An Exiled Generation German and Hungarian Refugees of Revolution, 1848-1871

An Exiled Generation
  • Engels
  • Hardcover
  • 9781107046634
  • Druk: 1
  • oktober 2014
  • 310 pagina's
Alle productspecificaties

Samenvatting

Focusing on emigres from Baden, Wurttemberg and Hungary in four host societies (Switzerland, the Ottoman Empire, England and the United States), Helena Toth considers exile in the aftermath of the revolutions of 1848-9 as a European phenomenon with global dimensions. While exile is often presented as an individual challenge, Toth studies its collective aspects in the realms of the family and of professional and social networks. Exploring the interconnectedness of these areas, she argues that although we often like to sharply distinguish between labor migration and exile, these categories were anything but stable after the revolutions of 1848-9; migration belonged to the personal narrative of the revolution for a broad section of the population. Moreover, discussions about exile and amnesty played a central role in formulating the legacy of the revolutions not only for the emigres but for their social environment and, ultimately, the governments of the restoration.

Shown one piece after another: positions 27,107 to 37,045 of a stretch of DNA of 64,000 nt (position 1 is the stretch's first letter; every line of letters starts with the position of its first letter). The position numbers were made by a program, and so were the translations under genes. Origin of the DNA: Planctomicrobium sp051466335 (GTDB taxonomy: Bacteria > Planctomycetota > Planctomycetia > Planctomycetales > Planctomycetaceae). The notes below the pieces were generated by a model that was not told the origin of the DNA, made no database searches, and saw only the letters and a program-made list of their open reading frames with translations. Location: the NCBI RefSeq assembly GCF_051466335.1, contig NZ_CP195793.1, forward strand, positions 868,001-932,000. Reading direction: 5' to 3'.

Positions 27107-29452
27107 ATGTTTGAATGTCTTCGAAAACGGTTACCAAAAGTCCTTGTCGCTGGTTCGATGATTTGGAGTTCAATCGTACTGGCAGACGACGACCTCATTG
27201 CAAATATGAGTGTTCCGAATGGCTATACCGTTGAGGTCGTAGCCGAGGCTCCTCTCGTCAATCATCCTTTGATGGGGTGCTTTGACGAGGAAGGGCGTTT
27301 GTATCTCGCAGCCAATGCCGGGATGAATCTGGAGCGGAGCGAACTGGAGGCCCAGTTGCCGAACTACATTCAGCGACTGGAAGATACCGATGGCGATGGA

Recensie(s)